For a company that made almost $5 billion in profit last quarter, it seems suspicious that they can’t afford to keep DSL lines operational.

    Verizon recently got rejected from hanging up on New York areas that were hit hard by Hurricane Sandy. While Verizon tried their best to bury the story, it got national attention that Verizon wanted to push their VoiceLink service which nobody wanted outside of Verizon. Verizon wants to hang up these DSL areas so that the broadband landscape of the country can move towards wireless technology that costs wireless providers significantly less to handle while billing customers for high overages.

    2014-Infonetics-1st-Ed-Cpx-Rev-Opex-Subs-Database-Chart BusinessWire

    Can we please audit how much taxpayer money has gone to Verizon from federal and state governments over the years and do a direct comparison to actual build and maintenance costs? Although Verizon loves to cry foul about the state and federal governments, nobody is blocking Verizon from upgrading their landlines to fiber.

    Comments

    • Victor Who

      Sorry, but this is a big “SO WHAT?”

      We should all want Verizon to go wireless, because there is more competition in that space than there is Copper. Competition is the only way to get products and services cheaper.

      The “Public Knowledge” chart is kinda laughable. Though some of the green checkmarks are true, they are no longer very necessary due to the internet. Landlines are not going away, they are just becoming less and less important.

      • smokebomb

        Hahahahaaha. Competition. That’s cute. Do you live in the U.S.?!

      • http://www.androidauthority.com/author/wneilsonjr/ William Neilson Jr.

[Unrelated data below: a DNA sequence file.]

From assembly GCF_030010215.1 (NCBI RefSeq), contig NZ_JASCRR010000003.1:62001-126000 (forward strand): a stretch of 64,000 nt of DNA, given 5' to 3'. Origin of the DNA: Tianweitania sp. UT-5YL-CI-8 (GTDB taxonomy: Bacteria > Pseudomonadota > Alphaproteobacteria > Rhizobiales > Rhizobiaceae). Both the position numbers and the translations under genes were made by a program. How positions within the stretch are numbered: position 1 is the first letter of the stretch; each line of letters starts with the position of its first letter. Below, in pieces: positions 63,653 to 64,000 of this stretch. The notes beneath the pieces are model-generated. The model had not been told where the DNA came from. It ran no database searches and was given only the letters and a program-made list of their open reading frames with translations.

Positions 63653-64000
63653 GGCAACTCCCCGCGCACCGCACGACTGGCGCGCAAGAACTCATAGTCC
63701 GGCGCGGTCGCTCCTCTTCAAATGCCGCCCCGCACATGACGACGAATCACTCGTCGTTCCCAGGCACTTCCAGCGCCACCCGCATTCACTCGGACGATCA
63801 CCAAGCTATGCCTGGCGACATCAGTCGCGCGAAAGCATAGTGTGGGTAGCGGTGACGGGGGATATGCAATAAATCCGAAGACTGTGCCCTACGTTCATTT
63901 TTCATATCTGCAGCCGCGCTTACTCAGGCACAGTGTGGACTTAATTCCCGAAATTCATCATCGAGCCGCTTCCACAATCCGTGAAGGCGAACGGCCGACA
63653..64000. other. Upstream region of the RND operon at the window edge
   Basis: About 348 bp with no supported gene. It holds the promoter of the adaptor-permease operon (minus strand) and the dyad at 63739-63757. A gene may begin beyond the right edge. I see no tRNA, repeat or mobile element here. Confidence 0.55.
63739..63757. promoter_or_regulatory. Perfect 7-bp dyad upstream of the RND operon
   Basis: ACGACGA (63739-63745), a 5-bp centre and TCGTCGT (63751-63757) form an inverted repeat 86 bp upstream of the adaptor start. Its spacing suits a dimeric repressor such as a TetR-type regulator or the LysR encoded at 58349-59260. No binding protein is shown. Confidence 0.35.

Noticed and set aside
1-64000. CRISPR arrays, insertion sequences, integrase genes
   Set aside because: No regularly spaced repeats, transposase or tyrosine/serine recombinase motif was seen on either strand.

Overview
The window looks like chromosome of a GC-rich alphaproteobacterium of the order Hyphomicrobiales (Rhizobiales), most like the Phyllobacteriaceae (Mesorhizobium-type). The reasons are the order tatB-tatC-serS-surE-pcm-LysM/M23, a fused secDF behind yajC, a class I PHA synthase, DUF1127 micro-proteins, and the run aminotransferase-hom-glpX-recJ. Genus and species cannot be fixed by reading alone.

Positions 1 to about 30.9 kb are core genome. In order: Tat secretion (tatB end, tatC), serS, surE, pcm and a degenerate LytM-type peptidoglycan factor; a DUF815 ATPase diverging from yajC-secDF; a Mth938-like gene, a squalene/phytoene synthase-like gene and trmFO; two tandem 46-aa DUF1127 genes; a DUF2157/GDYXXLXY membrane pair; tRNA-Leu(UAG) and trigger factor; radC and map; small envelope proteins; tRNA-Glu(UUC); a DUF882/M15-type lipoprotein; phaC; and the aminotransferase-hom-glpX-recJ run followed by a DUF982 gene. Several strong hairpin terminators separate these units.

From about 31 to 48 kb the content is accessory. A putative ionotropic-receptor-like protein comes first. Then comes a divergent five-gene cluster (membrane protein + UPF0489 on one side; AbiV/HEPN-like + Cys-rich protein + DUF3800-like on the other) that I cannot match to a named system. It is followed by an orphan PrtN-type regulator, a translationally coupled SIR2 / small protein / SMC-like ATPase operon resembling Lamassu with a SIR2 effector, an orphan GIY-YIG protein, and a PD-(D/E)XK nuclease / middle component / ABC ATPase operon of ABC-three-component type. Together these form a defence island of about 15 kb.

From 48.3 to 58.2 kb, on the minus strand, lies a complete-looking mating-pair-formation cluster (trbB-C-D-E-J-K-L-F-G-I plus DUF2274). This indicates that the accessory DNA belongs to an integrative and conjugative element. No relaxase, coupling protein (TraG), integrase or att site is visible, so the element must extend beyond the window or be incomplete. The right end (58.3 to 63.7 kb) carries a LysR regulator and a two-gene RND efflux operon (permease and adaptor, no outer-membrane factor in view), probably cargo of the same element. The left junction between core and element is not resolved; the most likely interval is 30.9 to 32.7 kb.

Well no, they are going away as AT&T has actually cut off landlines in several cities and Verizon wants to do the same.

        After years of subsidies, they are now wanting to run away? Do residents get their money back?

      • Paul Russell

        I agree with you that competition, and I would add innovation, in a free market are good things. Competition & Innovation drives down the costs of goods & services while improving the quality. However, what Verizon & AT&T are engaged in is crony capitalism and it is far from a open free market. By “donating” money to politicians and other government officials, Big Red & Blue are setting up the field in their favor.

        Also, the Internet may have usurped may traditional telephone services, such as using Skype or other Voice over IP services. Things that used to send imformation over PSTN/POTS can now send that imformation over an IP network, for example there are standards, similar to VoIP, for sending faxes. However, without the traditional copper telephone lines, there would be no Internet. Firstly, when the Internet was invented to connect computers together, it was done through the telephone system. And Second, the majority of people in the world still access the Internet using copper phone lines. DSL continues to be the dominant technology for broadband access with in excess of 350 million subscribers globally, as of 2012

    • Will Maitner

      There is still a requirement for copper lines until wireless can get a 99.9% uptime record and for as long as there are data caps.

    • S Prime

      It is all about Big Red Greed and political pay off.

    • Elron The Elder

      Why does Verizon have to make more profit for the CEO? Now is the time to give back to the customers.

      • smokebomb

        If you hold your breath for Verizon to “give back to the customers” you’ll probably die first.

    • smokebomb

      To answer the article title’s question: if it’s Verizon, most likely.